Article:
We will kick off the fall with a workshop on the question of whether or not evidence can impact attitudes. This is a really interesting paper that analyzes the public reactions to the evidence of gender bias in STEM fields.
The workshop will take place on Tuesday September 15 at 6pm in Maryland 109. If it is a nice day, we’ll be able to open the double doors and enjoy the fresh air. Pizza and beverages will be served.
Come prepared to discuss the following paper:
Corinne A. Moss-Racusin1, Aneta K. Molenda1, and Charlotte R. Cramer (2015) Can Evidence Impact Attitudes? Public Reactions to Evidence of Gender Bias in STEM Fields Psychology of Women Quarterly39: 194-209.
If you followed the workshops last year, you will be familiar with the Handelsman 2012 PNAS study whose reaction this workshop paper discusses. If not, it may help to review the 2012 study. The bottom line is that the 2012 article showed that both male and female faculty show an unconscious gender bias that favors male job applicants. This was true for US STEM faculty of all ages and over several disciplines. After its publication, there was quite a bit of press on the article, and the paper we will discuss this fall considers the reactions of the public.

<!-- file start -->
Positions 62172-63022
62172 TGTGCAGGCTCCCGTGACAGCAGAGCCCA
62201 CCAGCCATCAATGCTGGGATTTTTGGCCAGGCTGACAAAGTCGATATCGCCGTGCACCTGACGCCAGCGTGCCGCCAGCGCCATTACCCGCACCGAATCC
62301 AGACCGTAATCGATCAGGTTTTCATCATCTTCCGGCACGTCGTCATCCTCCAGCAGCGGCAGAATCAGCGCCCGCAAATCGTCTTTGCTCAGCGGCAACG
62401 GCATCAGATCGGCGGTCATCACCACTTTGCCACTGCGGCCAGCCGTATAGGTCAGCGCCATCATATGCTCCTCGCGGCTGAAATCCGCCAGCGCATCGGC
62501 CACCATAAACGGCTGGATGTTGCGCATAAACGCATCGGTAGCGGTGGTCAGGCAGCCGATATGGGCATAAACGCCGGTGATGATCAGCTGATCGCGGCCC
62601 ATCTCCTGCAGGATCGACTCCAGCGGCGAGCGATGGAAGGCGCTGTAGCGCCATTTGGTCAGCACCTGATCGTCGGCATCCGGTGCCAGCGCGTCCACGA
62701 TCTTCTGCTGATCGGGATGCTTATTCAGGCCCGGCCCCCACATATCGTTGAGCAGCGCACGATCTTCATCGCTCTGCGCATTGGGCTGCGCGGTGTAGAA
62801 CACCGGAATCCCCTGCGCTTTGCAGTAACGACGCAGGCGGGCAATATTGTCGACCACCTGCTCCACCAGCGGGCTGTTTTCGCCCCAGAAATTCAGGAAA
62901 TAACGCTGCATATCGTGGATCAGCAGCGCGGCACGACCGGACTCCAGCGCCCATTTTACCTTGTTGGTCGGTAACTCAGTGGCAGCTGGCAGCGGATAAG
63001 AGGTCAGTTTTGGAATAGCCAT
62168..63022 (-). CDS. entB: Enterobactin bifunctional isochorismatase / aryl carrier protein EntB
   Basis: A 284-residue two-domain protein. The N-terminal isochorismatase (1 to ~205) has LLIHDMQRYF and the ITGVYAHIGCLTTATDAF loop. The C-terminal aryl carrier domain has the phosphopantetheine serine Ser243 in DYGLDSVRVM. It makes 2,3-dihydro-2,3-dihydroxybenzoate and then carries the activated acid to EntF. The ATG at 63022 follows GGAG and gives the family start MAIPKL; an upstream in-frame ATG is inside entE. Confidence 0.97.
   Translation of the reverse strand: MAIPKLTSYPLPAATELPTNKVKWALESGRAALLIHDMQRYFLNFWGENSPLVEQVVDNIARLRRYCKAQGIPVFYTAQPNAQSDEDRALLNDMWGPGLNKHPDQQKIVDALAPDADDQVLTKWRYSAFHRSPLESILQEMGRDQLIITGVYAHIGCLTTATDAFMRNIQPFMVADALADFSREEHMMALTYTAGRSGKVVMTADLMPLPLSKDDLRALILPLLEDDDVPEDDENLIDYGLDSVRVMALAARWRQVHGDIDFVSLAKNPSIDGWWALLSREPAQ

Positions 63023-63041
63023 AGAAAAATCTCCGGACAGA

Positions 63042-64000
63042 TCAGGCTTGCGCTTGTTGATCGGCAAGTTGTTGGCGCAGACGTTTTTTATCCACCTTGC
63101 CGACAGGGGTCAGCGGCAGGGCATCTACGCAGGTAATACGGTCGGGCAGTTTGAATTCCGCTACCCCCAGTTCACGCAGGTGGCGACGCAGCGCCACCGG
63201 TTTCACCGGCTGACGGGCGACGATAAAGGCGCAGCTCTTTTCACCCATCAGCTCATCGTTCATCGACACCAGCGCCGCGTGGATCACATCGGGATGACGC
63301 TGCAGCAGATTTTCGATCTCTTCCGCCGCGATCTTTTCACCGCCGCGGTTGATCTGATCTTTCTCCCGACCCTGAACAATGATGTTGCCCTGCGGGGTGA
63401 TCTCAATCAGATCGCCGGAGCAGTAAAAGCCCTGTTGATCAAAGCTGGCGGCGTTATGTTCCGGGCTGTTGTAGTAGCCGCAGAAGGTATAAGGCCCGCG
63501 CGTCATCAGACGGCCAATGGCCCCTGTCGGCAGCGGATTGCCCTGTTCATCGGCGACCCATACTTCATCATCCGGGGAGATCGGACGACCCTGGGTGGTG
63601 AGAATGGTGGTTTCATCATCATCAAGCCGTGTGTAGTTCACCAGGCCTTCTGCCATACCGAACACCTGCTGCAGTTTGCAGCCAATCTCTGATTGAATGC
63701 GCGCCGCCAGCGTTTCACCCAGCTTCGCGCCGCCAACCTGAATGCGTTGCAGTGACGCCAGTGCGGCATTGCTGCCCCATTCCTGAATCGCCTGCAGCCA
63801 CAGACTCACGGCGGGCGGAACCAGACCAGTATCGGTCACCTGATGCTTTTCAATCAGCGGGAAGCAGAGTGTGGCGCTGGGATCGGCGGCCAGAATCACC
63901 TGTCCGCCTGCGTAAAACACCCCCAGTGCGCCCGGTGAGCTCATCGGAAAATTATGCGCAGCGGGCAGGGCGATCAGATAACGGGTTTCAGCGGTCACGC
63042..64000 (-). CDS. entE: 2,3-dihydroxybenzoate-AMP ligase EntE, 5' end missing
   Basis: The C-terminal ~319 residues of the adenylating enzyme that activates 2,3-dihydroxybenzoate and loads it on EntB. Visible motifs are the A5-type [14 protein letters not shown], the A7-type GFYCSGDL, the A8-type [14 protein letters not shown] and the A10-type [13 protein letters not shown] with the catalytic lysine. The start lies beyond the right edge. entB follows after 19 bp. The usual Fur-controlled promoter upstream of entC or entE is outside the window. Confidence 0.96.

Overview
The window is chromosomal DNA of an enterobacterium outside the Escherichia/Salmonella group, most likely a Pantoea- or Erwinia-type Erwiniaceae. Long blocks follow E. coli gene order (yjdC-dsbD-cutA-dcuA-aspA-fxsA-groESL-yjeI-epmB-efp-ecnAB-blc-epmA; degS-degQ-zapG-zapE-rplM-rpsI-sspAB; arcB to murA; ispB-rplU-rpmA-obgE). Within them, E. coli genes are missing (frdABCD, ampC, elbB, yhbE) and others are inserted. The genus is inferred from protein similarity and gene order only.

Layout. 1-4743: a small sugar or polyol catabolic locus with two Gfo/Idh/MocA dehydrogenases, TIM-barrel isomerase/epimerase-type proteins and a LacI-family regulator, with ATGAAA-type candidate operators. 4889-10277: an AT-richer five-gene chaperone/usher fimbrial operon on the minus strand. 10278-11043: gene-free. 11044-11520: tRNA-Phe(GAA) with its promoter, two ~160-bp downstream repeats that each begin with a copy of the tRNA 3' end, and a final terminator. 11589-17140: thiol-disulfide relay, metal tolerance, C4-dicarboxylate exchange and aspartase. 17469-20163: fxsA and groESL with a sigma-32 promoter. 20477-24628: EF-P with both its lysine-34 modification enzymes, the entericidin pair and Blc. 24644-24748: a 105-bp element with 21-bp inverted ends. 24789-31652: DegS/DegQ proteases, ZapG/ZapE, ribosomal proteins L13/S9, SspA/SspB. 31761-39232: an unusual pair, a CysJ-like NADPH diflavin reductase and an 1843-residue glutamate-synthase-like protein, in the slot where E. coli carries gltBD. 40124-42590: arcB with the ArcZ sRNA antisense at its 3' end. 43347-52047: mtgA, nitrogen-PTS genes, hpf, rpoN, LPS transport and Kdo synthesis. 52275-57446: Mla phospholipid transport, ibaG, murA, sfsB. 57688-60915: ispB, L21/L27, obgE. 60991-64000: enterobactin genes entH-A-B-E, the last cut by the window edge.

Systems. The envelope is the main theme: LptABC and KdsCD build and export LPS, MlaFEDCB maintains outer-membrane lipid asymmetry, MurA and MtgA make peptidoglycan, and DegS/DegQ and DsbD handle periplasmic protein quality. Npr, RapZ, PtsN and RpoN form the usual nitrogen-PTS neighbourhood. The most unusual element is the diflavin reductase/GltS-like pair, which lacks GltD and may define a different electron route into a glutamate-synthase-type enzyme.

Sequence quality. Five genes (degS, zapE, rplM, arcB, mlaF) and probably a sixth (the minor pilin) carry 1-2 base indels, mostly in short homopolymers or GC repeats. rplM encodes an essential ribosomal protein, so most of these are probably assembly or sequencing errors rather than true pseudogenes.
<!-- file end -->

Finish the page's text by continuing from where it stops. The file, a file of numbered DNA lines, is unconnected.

Did the public believe the original study? Or did the evidence lead to a negative backlash? Could reactions be categorized by gender or anything else? We will think about and discuss these questions in this fall’s inaugural workshop on overcoming bias and barriers to women in STEM.
If you think you’ll come and want to eat pizza, please RSVP to me (Karen.Fleming@jhu.edu) so I can be sure to order enough!